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Biological Significance of Occult Micrometastases in Histologically Negative Axillary Lymph Nodes in Breast Cancer Patients Using the Recent American Joint Committee on Cancer Breast Cancer Staging System

Authors

  • Harriette J. Kahn MD,

    1. Department of Pathology,
    2. Faculty of Medicine, University of Toronto, Toronto, Ontario, Canada
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  • Wedad M. Hanna MD,

    1. Department of Pathology,
    2. Faculty of Medicine, University of Toronto, Toronto, Ontario, Canada
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  • Judy-Anne W. Chapman PhD,

    1. Henrietta Banting Breast Center, and
    2. Faculty of Medicine, University of Toronto, Toronto, Ontario, Canada
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  • Maureen E. Trudeau MD,

    1. Toronto-Sunnybrook Regional Cancer Center, Sunnybrook and Women's College Health Sciences Center, Toronto, Ontario, Canada; Departments of
    2. Faculty of Medicine, University of Toronto, Toronto, Ontario, Canada
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  • H. Lavina A. Lickley MD, PhD,

    1. Henrietta Banting Breast Center, and
    2. Surgery and
    3. Faculty of Medicine, University of Toronto, Toronto, Ontario, Canada
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  • Betty G. Mobbs PhD,

    1. Surgery and
    2. Faculty of Medicine, University of Toronto, Toronto, Ontario, Canada
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  • David Murray MD,

    1. Pathobiology, St. Michael's Hospital, Toronto, Ontario, Canada;
    2. Faculty of Medicine, University of Toronto, Toronto, Ontario, Canada
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  • Kathleen I. Pritchard MD,

    1. Toronto-Sunnybrook Regional Cancer Center, Sunnybrook and Women's College Health Sciences Center, Toronto, Ontario, Canada; Departments of
    2. Faculty of Medicine, University of Toronto, Toronto, Ontario, Canada
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  • Carol A. Sawka MD,

    1. Toronto-Sunnybrook Regional Cancer Center, Sunnybrook and Women's College Health Sciences Center, Toronto, Ontario, Canada; Departments of
    2. Faculty of Medicine, University of Toronto, Toronto, Ontario, Canada
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  • David R. McCready MD,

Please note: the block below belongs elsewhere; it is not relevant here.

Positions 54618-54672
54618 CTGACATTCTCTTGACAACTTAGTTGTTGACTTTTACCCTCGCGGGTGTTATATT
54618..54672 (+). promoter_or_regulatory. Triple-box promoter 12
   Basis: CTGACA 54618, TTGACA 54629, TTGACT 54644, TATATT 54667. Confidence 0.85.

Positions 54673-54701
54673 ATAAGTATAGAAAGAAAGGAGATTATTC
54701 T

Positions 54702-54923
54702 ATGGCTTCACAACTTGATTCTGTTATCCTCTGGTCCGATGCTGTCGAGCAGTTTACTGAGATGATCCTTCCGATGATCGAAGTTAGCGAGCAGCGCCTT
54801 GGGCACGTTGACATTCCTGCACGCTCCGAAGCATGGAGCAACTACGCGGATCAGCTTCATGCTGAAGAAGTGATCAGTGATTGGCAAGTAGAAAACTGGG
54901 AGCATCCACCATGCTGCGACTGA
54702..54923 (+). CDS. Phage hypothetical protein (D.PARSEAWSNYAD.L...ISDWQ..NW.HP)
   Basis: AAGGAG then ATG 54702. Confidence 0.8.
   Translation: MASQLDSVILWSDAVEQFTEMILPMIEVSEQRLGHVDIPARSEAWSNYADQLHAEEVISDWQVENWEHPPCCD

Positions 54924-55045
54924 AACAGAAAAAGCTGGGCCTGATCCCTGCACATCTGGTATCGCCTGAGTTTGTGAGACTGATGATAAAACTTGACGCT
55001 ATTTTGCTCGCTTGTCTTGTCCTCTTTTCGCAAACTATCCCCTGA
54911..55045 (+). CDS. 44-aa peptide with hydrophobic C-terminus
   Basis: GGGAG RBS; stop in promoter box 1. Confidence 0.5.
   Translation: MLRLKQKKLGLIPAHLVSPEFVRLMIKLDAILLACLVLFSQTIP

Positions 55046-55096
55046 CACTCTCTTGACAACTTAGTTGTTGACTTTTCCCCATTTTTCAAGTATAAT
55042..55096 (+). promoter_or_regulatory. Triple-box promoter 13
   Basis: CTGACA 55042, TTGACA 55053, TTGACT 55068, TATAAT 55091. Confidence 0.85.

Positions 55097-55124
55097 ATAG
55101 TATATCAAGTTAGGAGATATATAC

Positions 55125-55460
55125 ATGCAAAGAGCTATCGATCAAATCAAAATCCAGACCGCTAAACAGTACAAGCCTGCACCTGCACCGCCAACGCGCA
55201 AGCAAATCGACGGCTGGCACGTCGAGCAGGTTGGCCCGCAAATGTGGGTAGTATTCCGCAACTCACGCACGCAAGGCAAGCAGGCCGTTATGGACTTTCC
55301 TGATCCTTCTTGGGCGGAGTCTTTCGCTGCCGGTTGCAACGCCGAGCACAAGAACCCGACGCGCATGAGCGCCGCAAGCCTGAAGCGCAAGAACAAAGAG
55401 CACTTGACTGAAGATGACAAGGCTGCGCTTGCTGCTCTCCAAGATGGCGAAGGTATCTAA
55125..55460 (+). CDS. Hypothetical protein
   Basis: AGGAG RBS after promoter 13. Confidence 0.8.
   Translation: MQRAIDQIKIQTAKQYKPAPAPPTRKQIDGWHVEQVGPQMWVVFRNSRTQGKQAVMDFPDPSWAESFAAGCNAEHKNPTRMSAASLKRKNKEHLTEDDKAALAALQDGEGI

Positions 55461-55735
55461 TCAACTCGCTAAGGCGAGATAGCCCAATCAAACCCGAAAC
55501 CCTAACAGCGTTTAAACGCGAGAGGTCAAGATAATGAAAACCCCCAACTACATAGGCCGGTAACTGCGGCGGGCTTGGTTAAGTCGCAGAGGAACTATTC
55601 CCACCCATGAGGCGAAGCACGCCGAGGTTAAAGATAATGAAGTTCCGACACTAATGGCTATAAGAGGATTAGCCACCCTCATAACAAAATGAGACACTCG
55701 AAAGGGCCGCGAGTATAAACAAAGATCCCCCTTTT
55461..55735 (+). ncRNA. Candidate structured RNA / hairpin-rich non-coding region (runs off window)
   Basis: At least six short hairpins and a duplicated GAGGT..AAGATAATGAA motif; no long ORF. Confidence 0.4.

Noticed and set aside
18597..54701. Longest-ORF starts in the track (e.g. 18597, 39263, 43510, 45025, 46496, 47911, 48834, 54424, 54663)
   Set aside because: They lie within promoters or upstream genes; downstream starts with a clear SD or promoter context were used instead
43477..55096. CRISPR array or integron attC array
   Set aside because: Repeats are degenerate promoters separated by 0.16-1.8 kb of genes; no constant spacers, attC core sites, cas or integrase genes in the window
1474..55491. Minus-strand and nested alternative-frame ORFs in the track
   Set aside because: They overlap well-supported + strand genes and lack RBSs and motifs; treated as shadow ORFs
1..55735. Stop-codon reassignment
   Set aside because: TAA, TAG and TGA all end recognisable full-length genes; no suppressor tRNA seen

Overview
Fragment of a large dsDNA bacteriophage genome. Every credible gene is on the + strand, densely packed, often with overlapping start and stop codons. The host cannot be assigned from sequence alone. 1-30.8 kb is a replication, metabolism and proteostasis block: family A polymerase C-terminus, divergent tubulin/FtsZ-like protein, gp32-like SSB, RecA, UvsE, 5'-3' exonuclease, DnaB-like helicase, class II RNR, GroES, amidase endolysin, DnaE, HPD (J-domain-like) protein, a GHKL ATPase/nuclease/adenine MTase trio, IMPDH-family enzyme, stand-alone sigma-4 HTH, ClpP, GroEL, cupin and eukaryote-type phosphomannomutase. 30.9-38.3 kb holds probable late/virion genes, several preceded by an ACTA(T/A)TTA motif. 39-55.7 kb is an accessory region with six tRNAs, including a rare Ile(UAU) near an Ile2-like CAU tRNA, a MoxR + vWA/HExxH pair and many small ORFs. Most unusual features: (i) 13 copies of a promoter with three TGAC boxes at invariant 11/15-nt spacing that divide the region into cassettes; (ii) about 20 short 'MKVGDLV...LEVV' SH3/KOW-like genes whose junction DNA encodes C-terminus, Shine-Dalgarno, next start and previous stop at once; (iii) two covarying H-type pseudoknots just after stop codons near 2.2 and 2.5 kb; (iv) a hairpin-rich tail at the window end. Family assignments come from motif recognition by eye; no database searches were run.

1. Surgical Oncology, University Health Network, Toronto, Ontario, Canada;
    2. Faculty of Medicine, University of Toronto, Toronto, Ontario, Canada
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  • Alexander Marks MD, PhD

    1. Banting and Best Department of Medical Research, University of Toronto, Toronto, Ontario, Canada; and
    2. Faculty of Medicine, University of Toronto, Toronto, Ontario, Canada
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Address correspondence and reprint requests to: Harriette Kahn, MD, Department of Pathology, Sunnybrook and Women's College Health Sciences Center, 2075 Bayview Ave., Room E4-33, Toronto, ON, Canada M4N 3M5, or e-mail: harriette.kahn@sw.ca.

Abstract

Abstract:  The biological significance of occult metastases in axillary lymph nodes of breast cancer patients is controversial. The purpose of the study was to determine the prognostic significance of occult micrometastases using the current American Joint Committee on Cancer (AJCC) staging system in a cohort of women with node-negative breast cancer, of whom 5% received adjuvant systemic therapy and who all had long-term follow-up. We studied a cohort of 214 consecutive histologically node-negative breast cancer patients with a median follow-up of 8 years. Blocks of the axillary lymph nodes were assessed for occult micrometastases by examination of an additional hematoxylin-eosin-stained slide and by immunohistochemical staining using an antibody to low molecular weight keratin. Occult metastases were classified according to the sixth edition of the AJCC cancer staging manual. We examined the prognostic effects of occult micrometastases and other clinicopathologic features on recurrence outside the breast with disease-free interval (DFI) and survival from breast cancer with disease-specific survival (DSS). Cytokeratin-positive tumor cells were identified in the lymph nodes in 29 of 214 cases (14%). Two cases had isolated tumor cells and no cluster larger than 0.2 mm [pN0(i+)], whereas 27 of 214 (13%) had micrometastases (larger than 0.2 mm and ≤2.0 mm] (pN1mi). None of the cases had macrometastases. With median 8 years follow-up, occult micrometastases were not significantly associated with any of the clinicopathologic features. In addition, occult micrometastases were not significantly associated with DFI or DSS and thus were not included in the multivariate analysis. On multivariate analysis, lymphovascular invasion was significantly associated with DFI (p < 0.001) and DSS (p = 0.02), whereas percentage S-phase was significantly associated with DSS (p = 0.02). This study, in which 95% of patients did not receive adjuvant systemic therapy, suggests that breast cancer patients with occult micrometastases in axillary lymph nodes have a similar prognosis to those with no micrometastases. This information is important with regard to the practice of sentinel node biopsy and subsequent axillary node dissection and to the decision to administer adjuvant therapy based on detection of micrometastases in lymph nodes. 

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